The brain might be trained to filter out background sound

Study of hearing in old and young mice suggests the brain might be trained to filter out background sound.


One-third of people worldwide experience age-related hearing loss, also known as presbycusis. Hearing loss due to presbycusis is a symptom of noisy settings. The aging ear and brain are the two parts of presbycusis that can be distinguished. Presbycusis’ connection to the aging brain is still poorly understood.

Johns Hopkins Medicine researchers said they discovered that older mice were less able than younger mice to “switch off” some actively firing brain cells in the presence of background noise. They were searching for answers about how the brain functions amid age-related hearing loss. As a result, scientists claim, the sound stage becomes “fuzzy,” making it challenging for the brain to concentrate on one type of sound, such as spoken words, and filter out surrounding “noise.”

The study indicates that the brain has much to do with the condition, and it may be possible to treat such hearing loss by re-training the brain to tamp down the wildly firing neurons.

Patrick Kanold, Ph.D., professor of biomedical engineering at The Johns Hopkins University and School of Medicine, said, “There’s more to hearing than the ear. Most people will experience hearing loss after age 65, like the inability to pick out individual conversations in a bar or restaurant.”

Scientists recorded the activity of 8,078 brain cells, or neurons, in the auditory cortex brain region of 12 old mice (16–24 months old) and 10 young mice (2–6 months old). They started conditioning the mice to lick a water spout when they heard a tone. They then performed the same exercise while playing “white noise” in the background.

The aged mice licked the water spout when they heard the tone, just as well as the young mice did when there was no background noise.

The old mice performed worse than the young mice at detecting the tone and licking the spout when the scientists applied the white noise. Additionally, the young mice tended to lick the spout at the beginning or finish of the tone. Older mice licked it at the beginning of the tone cue, but they also displayed licking before the tone being provided, suggesting that they mistook its absence for a tone.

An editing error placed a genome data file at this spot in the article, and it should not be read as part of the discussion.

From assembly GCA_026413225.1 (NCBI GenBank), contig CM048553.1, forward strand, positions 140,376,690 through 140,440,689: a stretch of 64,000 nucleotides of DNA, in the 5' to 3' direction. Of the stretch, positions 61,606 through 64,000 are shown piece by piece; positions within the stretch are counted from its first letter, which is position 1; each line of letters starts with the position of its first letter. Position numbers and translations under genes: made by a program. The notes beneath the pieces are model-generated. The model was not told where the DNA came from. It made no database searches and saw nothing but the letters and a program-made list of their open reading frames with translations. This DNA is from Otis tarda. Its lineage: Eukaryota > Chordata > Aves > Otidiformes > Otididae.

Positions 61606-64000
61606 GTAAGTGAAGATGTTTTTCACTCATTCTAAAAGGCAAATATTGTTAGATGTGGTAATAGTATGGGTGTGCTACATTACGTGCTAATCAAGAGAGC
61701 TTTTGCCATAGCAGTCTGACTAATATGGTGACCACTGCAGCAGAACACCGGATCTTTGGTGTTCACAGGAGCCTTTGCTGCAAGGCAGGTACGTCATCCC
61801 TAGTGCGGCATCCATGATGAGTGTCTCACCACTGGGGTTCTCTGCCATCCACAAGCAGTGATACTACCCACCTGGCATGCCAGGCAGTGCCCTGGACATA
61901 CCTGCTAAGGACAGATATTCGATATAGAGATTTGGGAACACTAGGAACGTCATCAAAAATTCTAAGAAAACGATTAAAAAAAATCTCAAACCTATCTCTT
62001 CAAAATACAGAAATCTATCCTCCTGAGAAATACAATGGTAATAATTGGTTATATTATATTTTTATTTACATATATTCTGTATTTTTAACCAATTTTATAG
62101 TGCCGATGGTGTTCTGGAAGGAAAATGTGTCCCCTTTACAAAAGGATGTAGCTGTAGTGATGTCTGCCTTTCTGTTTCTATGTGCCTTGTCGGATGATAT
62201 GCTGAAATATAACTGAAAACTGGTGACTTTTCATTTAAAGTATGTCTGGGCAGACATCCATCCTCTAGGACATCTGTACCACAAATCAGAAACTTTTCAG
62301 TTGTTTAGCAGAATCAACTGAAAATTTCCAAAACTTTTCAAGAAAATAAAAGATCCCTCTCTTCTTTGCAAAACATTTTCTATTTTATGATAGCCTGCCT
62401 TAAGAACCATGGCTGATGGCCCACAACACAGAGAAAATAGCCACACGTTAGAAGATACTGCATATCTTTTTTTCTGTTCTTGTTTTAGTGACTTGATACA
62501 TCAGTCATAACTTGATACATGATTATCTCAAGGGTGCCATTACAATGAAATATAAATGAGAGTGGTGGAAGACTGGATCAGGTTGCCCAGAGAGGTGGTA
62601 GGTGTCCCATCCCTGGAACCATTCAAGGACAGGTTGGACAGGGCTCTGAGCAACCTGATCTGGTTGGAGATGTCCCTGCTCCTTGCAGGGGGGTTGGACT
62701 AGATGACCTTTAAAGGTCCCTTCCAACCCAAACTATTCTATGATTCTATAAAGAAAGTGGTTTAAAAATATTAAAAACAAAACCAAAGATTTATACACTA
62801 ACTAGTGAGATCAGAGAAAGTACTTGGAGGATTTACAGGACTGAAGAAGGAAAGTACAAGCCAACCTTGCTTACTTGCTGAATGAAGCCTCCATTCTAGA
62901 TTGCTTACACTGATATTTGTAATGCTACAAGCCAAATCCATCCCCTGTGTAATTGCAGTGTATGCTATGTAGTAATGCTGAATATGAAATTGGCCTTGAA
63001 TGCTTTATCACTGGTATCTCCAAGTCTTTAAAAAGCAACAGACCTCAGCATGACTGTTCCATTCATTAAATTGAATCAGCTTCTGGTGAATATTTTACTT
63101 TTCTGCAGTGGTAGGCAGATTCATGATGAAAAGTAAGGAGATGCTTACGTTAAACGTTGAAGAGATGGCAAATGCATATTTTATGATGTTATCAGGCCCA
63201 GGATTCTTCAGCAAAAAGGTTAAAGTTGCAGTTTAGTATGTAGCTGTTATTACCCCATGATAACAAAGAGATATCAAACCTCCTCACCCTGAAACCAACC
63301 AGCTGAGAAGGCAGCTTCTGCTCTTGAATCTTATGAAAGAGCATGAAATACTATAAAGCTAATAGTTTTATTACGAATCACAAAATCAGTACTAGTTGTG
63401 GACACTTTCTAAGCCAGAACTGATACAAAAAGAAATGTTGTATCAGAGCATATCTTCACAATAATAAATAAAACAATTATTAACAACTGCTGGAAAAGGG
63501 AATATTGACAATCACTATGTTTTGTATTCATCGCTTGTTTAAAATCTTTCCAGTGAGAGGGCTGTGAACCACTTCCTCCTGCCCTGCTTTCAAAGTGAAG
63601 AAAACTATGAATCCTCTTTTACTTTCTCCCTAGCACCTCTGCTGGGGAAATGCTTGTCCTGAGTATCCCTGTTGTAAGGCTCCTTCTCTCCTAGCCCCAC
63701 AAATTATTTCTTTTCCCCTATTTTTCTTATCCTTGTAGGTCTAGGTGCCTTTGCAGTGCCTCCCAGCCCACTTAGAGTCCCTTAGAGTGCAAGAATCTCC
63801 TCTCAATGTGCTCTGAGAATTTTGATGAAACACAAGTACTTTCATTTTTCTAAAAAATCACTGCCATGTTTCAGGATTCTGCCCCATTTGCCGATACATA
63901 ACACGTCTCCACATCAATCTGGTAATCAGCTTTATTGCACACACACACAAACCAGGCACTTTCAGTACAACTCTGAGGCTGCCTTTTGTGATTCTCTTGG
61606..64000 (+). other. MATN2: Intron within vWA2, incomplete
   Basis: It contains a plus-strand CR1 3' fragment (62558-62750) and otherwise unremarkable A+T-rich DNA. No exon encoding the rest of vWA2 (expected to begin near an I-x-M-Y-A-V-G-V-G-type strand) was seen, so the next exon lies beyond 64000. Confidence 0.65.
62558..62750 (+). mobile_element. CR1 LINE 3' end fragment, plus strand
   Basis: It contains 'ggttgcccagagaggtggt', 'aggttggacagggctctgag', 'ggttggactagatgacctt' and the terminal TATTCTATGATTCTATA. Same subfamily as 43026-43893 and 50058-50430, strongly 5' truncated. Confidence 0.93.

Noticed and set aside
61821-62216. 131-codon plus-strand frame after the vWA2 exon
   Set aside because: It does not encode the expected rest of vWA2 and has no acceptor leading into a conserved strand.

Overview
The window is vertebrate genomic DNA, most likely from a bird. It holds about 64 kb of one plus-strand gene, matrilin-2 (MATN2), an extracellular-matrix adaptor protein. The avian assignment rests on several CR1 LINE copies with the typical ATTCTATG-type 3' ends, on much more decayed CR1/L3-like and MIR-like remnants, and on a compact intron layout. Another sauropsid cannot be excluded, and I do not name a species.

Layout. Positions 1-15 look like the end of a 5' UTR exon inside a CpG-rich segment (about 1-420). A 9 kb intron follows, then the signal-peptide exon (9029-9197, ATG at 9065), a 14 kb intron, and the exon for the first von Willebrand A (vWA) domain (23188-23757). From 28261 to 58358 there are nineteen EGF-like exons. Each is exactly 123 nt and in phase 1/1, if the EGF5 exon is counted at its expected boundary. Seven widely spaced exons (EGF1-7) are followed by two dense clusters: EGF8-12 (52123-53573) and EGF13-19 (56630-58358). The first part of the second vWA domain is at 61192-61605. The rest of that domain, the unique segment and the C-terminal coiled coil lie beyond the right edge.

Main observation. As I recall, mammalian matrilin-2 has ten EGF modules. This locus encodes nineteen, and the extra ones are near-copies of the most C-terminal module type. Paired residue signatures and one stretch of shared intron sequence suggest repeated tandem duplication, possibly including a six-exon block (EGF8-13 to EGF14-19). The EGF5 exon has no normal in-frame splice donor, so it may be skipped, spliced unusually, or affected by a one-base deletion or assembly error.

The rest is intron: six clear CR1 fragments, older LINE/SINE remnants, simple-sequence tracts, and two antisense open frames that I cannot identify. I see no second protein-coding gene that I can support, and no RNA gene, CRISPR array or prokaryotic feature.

Next, the scientists used a method known as two-photon imaging to see inside the auditory cortex in the mice to observe how auditory neurons directly functioned during such hearing tests. Fluorescence is used to detect and monitor hundreds of neurons’ activity simultaneously.

When the mice heard the tone, some neurons’ activity rose under normal circumstances when brain circuitry functioned properly amid background noise. At the same time, other neurons got repressed or turned off. However, in the majority of the old mice, the ratio tipped in favor of having a majority of active neurons, and the neurons that were intended to turn off when the tone was played in the presence of background noise failed to do so.

Scientists also found that just before the tone cue, there was up to twice as much neuron activity in old mice than in young mice, especially among males, causing the animals to lick the spout before the tone started.

Kanold said“A possible reason for that result in the old mice, the brain may be ‘firing’ or behaving as if a tone is present when it’s not.”

“The experiments with ambient noise also revealed that young mice experienced shifts in the ratio of active to inactive neurons, while older mice had more consistently active neurons overall. Thus, young mice could suppress the effects of ambient noise on neural activity while old mice could not.”

“In older animals, ambient noise seems to make neuron activity more ‘fuzzy,’ disrupting the ability to distinguish individual sounds.”

“On the upside, we believe that because of the mammalian brain’s flexible learning potential, it can be “taught” to address the fuzziness in older animals, including humans. There may be ways to train the brain to focus on individual sound amid a cacophony of noise.”

More research is needed to precisely map the connection between the inability to shut off specific neurons and hearing loss amid ambient sound, including the brain circuits involved and how they change with age, as well as the potential differences between male and female animals.

Journal Reference:

  1. Kelson Shilling-Scrivo, Jonah Mittelstadt and Patrick O. Kanold. Decreased Modulation of Population Correlations in the Auditory Cortex Is Associated with Decreased Auditory Detection Performance in Old Mice. Journal of Neuroscience 7 December 2022, 42 (49) 9278-9292; DOI: 10.1523/JNEUROSCI.0955-22.2022